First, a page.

It’s been about 4 months since the deadly duck boat sinking and Kenneth Scott McKee, the captain of the vessel, was charged on Thursday with misconduct and negligence.
On July 19, the duck boat capsized during a storm. It was one of the deadliest duck boat incidents in decades, killing 17 people between the ages of 1 and 76, including nine members from one family.
“Each of the 17 counts in this indictment represents a life that was lost when Stretch Duck 7 sank while being piloted by Mr. McKee,” Tim Garrison, U.S. Attorney for the Western District of Missouri, said during a news conference according to The Washington Post.
If convicted, McKee faces up to 10 years in prison for each count.
McKee is accused of failing to properly asses the weather that day, and ignoring storm warnings when he took the duck boat out on to Table Rock Lake near Branson, Mo.
When the high winds and lightning began to threaten the boat, McKee is accused of not immediately heading for the shore. When the boat’s bilge alarm went off, as a warning that the vessel was in danger of sinking, McKee is accused of failing to urge passengers to put on life jackets and also failed to prepare to abandon the duck boat.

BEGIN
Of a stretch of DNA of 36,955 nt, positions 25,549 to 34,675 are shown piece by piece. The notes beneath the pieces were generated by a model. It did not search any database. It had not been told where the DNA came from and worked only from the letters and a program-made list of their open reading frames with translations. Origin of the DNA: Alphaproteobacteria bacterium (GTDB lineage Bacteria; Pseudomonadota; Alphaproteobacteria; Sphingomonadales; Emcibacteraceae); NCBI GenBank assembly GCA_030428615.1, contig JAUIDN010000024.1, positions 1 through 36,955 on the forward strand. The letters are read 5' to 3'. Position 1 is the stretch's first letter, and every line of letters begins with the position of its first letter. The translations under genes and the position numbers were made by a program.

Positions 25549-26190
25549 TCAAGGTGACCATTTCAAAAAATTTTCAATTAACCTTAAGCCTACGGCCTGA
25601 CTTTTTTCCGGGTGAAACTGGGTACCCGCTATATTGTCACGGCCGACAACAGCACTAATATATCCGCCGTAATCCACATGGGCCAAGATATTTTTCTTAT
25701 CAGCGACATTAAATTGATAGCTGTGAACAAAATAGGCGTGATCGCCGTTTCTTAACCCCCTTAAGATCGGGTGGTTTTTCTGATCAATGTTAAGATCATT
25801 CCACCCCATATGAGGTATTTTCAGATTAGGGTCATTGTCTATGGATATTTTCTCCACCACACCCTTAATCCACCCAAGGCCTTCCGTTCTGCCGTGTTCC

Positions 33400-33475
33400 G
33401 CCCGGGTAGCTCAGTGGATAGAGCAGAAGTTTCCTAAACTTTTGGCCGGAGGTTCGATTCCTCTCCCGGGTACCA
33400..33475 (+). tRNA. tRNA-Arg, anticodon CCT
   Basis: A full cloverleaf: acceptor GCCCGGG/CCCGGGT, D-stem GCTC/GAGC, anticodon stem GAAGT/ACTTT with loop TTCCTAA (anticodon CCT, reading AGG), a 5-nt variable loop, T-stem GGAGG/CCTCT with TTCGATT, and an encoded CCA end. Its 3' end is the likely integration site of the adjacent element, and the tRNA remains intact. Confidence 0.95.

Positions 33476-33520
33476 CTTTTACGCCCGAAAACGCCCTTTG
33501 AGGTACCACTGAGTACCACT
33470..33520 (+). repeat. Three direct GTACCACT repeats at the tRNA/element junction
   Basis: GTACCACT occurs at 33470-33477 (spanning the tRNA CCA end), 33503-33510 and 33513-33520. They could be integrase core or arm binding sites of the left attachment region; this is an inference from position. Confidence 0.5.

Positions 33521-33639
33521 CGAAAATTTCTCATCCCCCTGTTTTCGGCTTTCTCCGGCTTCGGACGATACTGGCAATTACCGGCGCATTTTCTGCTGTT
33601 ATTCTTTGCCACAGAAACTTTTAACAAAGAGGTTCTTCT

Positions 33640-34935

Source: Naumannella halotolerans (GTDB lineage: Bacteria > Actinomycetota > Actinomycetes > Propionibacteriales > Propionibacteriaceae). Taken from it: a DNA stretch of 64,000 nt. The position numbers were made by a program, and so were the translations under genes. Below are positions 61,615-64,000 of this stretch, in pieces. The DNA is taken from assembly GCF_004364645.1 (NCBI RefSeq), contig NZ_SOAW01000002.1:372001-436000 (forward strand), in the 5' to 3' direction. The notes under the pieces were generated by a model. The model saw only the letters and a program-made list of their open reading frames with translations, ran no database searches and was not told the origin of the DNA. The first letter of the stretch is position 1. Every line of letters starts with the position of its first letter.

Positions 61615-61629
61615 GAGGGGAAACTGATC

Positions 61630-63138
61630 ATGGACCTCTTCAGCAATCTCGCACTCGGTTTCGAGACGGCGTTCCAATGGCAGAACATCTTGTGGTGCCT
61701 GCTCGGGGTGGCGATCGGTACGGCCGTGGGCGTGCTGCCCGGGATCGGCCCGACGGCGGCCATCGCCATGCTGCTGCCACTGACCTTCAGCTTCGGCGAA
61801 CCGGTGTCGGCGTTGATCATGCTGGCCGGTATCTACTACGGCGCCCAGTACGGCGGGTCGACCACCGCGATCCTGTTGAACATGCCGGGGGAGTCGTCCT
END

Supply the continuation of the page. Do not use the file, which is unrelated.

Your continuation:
Ripley Entertainment, which owns Ride the Ducks Branson, is currently facing several lawsuits, including one from the family of Tia Coleman, who lost her husband, three children, parents-in-law and other relatives in the incident. Only Coleman and her 13-year-old nephew survived.
“I couldn’t hear screams, it felt like I was out there on my own,” Coleman recalled back in July. “And I was yelling, screaming and finally, I said, ‘Lord, just let me die, let me die, I can’t keep drowning, I just can’t keep drowning.’ And then I just let go.”
Coleman said that the captain of the duck boat had told them that they did not need life jackets.
The relatives of other victims have also filed lawsuits.